The sense of provincial identity is a more moveable feast, admittedly strong in Ulster but less easy to detect elsewhere. The provincial championships have however built their own tradition and often on the basis of neighbouring rivalries.
Advocates appeared to realise too late how the provincial championships were hardwired into the way the GAA does its business
Lack of competitiveness at the top has gradually undermined their status but those local rivalries still count for something. For instance in the 19 years of the All-Ireland qualifiers, there have been nine fixtures that cropped up both in the province and in the qualifiers.
Never has a fixture had a bigger attendance in the qualifiers than in the provincial championships. This however applies to run-of-mill matches and not those taking place at the latter stages of the All-Ireland in Croke Park.
Of the eight, which allow direct comparison (ie not part of a double bill), there was an average decline of more than 50 per cent in the crowds attending the qualifier even though it was sudden-death, as opposed to the provincial championship meeting earlier in the summer.
Advocates of motion 19 appeared to realise too late that the provincial championships were hard wired into the way the GAA does its business to such an extent that ripping out all the connections was a daunting prospect.
It’s nearly four years since the ‘Towards 2034’ committee delivered its (unpublished) report on anticipated challenges for the GAA as its 150th anniversary approaches. It’s fair to say that had it been a folder of compromising photographs of the entire management committee, the report couldn’t have been buried any deeper nor any less mentioned.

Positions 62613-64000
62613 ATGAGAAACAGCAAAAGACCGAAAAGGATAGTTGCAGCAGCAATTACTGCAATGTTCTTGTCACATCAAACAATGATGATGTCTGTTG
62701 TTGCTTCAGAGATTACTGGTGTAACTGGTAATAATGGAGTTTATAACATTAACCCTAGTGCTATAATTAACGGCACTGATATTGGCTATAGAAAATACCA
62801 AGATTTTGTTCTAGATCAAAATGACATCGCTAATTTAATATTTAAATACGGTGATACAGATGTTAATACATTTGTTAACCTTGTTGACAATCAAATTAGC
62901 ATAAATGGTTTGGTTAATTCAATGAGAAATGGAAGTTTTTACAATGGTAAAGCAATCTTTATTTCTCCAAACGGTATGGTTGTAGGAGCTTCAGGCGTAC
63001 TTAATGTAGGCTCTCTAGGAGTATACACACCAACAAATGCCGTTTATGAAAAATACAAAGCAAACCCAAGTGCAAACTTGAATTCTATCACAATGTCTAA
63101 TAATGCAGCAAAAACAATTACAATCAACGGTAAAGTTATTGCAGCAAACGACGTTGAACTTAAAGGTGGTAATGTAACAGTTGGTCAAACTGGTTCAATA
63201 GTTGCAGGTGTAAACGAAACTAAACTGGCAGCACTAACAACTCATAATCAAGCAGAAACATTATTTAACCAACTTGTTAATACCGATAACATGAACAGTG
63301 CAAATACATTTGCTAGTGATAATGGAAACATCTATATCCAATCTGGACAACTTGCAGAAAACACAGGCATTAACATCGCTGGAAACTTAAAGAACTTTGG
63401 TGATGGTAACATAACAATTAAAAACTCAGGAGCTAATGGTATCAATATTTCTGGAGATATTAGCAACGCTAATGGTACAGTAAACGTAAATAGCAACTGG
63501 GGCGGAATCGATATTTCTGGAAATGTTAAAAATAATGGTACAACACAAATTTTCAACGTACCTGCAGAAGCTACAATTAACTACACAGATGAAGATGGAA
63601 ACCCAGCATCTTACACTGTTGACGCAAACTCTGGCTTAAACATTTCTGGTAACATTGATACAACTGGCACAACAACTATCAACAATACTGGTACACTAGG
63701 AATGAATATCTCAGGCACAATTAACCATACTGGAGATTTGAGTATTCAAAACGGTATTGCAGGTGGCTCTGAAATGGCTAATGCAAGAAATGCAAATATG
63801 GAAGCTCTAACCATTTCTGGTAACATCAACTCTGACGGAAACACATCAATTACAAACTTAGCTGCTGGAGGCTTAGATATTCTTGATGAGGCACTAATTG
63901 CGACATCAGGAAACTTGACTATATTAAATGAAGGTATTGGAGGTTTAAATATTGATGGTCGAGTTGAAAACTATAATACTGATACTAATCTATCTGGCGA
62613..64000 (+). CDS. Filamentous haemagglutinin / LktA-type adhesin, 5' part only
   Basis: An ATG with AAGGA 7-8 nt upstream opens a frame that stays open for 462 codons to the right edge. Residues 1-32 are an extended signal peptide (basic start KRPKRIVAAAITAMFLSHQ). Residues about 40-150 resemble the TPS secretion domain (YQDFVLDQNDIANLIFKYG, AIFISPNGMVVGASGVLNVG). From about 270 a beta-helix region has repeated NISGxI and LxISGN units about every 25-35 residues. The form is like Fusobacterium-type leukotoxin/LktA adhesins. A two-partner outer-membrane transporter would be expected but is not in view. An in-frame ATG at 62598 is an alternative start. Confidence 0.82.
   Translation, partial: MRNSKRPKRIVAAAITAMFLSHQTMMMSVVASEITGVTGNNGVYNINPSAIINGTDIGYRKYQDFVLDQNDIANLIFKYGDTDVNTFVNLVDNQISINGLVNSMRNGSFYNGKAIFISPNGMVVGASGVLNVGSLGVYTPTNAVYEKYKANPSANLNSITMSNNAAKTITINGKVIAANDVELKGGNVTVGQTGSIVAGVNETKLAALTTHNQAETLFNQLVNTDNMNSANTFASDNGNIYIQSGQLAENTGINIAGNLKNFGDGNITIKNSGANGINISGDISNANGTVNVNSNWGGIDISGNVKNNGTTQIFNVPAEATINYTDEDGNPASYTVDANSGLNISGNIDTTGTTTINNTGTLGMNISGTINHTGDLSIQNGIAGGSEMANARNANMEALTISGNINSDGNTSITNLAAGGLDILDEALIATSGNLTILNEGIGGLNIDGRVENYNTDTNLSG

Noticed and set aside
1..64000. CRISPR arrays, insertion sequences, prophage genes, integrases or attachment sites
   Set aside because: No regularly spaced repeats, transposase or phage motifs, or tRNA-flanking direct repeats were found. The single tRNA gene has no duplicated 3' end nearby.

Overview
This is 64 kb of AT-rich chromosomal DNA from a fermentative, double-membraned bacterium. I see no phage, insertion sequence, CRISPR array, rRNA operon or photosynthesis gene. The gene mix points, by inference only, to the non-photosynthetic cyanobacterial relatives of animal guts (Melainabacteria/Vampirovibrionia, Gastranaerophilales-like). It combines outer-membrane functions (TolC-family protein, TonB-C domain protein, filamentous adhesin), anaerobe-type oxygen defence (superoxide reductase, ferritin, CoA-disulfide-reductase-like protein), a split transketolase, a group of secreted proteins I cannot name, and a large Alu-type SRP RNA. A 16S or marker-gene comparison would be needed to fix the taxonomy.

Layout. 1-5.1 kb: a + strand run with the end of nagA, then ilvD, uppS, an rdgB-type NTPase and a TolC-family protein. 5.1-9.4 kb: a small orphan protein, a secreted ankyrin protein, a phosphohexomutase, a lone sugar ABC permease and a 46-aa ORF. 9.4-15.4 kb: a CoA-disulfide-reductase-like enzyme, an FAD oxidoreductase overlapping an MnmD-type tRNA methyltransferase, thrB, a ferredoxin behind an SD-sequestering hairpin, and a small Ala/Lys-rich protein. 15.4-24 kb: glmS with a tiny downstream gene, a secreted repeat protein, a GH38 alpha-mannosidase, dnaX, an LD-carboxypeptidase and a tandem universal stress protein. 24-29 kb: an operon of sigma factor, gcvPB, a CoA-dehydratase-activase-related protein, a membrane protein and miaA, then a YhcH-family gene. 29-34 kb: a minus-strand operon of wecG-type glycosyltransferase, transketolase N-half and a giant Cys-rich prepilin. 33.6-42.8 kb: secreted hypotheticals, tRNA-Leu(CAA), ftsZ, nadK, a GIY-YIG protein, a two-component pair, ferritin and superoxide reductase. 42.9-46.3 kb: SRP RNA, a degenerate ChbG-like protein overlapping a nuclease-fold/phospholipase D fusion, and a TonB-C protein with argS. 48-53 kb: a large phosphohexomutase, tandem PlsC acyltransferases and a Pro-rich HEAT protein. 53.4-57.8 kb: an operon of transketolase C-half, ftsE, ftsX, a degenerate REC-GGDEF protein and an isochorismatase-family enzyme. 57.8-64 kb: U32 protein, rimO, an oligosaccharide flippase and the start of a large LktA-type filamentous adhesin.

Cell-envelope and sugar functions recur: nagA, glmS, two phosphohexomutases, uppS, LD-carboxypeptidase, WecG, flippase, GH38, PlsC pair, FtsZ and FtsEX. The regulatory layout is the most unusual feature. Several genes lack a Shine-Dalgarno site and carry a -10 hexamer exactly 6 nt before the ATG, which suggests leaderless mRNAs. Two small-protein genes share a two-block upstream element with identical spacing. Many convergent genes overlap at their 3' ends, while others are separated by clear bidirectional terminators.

Among the things it had to say was: “While the committee recognised the allegiance that county boards have towards the provincial championships, it deems the current imbalance in structure to be unfair and unsustainable on players, coaches and officials in many counties.
“Turning a blind eye to this issue is not an option if the GAA is to thrive and prosper into the future.
“The committee is of the view that the structural imbalances within the intercounty game must be addressed by the Association and suggests that provincial championships will be replaced by intercounty championship competitions, which will be tiered, with an over-arching committee managing all national fixtures across the Gaelic games family.”
Crucially, the report had already declared its view of the provinces’ future.
“There is arguably a need to replace the current provincial council structure with regional councils, using agreed criteria such as population size to determine the new regions rather than being constrained by current geographical provinces, all of which are of unequal size, in terms of number of counties and population.”
Now, clearly the GAA aren’t going to replace the provincial councils with regional councils within the next four months but it’s worth recognising that this is a wider issue of governance and not simply malfunctioning football competitions.